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Jordan’s Syria policy

Dec 15,2018 - Last updated at Dec 15,2018

The Arab League will be facing a serious challenge in inviting Syria back to the Arab League 30th Summit to be held in Tunis in March 2019. It is likely that the US, the UK and some EU countries will not only resist this attempt, but will exert significant levels of diplomatic and other types of pressure to thwart such a move.

The US, being the largest player in the region, for now, has a wide range of interests and is likely to stifle all attempts to reintegrate Syria back into the Arab League, until it secures its foreign policy objectives and priorities. The US is likely to hold the track of normalisation of Syria’s regional relations captive to all involved parties accepting its military presence in eastern Syria, and to get concessions on the “deal of the century”, reduction of Iranian, Russian, Chinese and Turkish influence in Syria and Iraq in particular. In this mix, Jordan has a chance to fill an existing gap.

Within this climate of “sand dunes diplomacy”, Jordan is trying to continue holding a balanced position on an imbalanced regional scene. Given the internal strife, Jordan’s Syrian policy ought to be responsive to Jordanian public opinion, which represents Jordan’s interests. Despite some critical assessments of Jordan’s policy on the Syrian crisis, the majority of Jordanians and Syrian refugees think Jordan handled it properly. According to a fresh poll by NAMA and the Konrad Adenauer Stiftung, three quarters of Jordanians and 70 per cent of Syrian refugees said Jordan handled the Syria crisis “very well”, while nearly another quarter of both said “somewhat well”. These popular positions are not necessarily shared by officials on either side.

The Syrian government and its associates delivered some harsh messages, privately and publicly, criticising several Jordanian positions and actions. Since 2011, Jordan’s Syria policy has taken balanced positions and actions to protect the Kingdom’s interests and has resisted substantial pressure from international and regional actors for a deeper involvement in the Syrian civil war. That was not easy, but wise and came at cost. Today, national interests must always be the priority of Jordan’s Syria policy.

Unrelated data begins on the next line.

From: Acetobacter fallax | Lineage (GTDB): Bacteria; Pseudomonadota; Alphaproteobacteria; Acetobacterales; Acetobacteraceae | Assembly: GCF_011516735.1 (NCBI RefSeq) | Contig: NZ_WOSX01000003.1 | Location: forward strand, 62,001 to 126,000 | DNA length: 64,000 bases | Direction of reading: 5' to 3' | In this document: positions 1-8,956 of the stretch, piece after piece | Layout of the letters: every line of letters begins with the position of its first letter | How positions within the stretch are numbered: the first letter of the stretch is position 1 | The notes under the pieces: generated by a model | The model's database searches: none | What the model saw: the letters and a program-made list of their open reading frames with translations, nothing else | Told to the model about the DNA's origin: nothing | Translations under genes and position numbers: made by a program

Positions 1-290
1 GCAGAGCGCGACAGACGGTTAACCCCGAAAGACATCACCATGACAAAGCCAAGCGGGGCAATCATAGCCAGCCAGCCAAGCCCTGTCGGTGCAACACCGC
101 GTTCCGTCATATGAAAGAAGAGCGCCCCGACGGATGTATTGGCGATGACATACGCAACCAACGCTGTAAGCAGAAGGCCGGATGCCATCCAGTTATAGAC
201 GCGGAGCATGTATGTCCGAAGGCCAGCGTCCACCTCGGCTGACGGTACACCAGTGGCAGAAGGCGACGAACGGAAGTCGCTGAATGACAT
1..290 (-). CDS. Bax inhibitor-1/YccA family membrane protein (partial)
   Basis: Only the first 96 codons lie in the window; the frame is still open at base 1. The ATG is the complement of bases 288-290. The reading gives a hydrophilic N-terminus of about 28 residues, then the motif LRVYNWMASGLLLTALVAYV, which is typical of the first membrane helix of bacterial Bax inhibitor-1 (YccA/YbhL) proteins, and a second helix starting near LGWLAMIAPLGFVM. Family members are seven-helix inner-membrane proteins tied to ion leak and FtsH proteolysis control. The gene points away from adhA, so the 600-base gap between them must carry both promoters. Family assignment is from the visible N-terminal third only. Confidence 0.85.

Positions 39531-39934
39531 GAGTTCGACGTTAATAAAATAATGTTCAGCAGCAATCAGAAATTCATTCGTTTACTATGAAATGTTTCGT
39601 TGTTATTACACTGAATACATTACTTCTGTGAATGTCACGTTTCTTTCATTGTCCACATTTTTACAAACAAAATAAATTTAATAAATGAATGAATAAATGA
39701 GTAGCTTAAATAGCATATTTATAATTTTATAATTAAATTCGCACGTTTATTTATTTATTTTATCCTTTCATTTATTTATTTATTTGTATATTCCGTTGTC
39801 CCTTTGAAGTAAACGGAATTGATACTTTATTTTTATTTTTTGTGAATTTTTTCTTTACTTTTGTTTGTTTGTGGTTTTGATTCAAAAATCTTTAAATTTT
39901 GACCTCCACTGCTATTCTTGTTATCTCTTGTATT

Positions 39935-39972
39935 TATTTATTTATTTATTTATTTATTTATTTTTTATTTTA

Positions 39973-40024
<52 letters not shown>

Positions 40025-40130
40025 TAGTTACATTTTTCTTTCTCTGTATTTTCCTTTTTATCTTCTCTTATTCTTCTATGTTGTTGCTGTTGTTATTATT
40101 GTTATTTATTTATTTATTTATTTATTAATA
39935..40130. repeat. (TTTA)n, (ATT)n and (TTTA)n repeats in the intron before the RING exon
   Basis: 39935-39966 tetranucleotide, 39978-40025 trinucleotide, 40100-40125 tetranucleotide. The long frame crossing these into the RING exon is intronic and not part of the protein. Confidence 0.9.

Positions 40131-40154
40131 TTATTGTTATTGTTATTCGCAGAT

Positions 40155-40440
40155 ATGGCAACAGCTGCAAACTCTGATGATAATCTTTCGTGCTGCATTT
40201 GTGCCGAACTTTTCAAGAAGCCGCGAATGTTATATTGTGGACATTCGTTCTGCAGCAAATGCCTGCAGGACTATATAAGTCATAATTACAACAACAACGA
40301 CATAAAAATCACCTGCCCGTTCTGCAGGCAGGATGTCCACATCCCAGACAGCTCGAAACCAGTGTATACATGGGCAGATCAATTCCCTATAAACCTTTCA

Opening the borders is supported by nearly 90 per cent of Jordanians and a similar percentage of Syrian refugees in Jordan, according to the same poll. The policy must capitalise on this support and do more to ease goods traffic through Syria to elevate economic pressure on Jordan’s agriculture and ease access to EU markets, especially after the new addition to the relaxation of rules of origin for Jordanian products exported to the EU.

Jordan’s Syria policy had to accommodate a complex set of interconnected, and often contradictory, interests of allies and regional influencers. The balancing between those who call for toppling Syrian President Bashar Assad’s regime and those supporting Assad internally, regionally and internationally, made Jordan walk a tightrope. All of these complexities came to face a new reality in 2018. Assad came out militarily victorious and his supporters are jubilant. Twenty-five per cent of Jordanians describe relations between the Jordanian and Syrian people as “very good” and 59 per cent describe them as “somewhat good”. Meanwhile, 13 per cent of Jordanians described relations between the Jordanian and Syrian governments as very good and 50 per cent described the relations between the two goverments as being “somewhat good”. There is room for improvement on both fronts, despite all of the material and psychological destruction that took place over the past seven years.

Unlike the US, Iran, Russia, Iraq, Saudi Arabia and Israel, whose roles are seen by the majority of Jordanians and Syrian refugees as “destabilising” in Syria, Jordan and Turkey are perceived by them as the only two countries playing a stabilising role in Syria. The same poll indicates that 88 per cent of Jordanians and 85 per cent of Syrian refugees think that Jordan is playing a stabilising role in Syria, while 70 per cent of Jordanians and 64 per cent of Syrian refugees said they think that Turkey also plays a stabilising role.

Despite regional acceptance or rejection of Jordan’s role, there is an opportunity for Jordan’s diplomacy to carve a new role in regional politics to ensure Jordan’s interests in the upcoming arrangements.

 

The writer is chairman of NAMA Strategic Intelligence Solutions.
[email protected]

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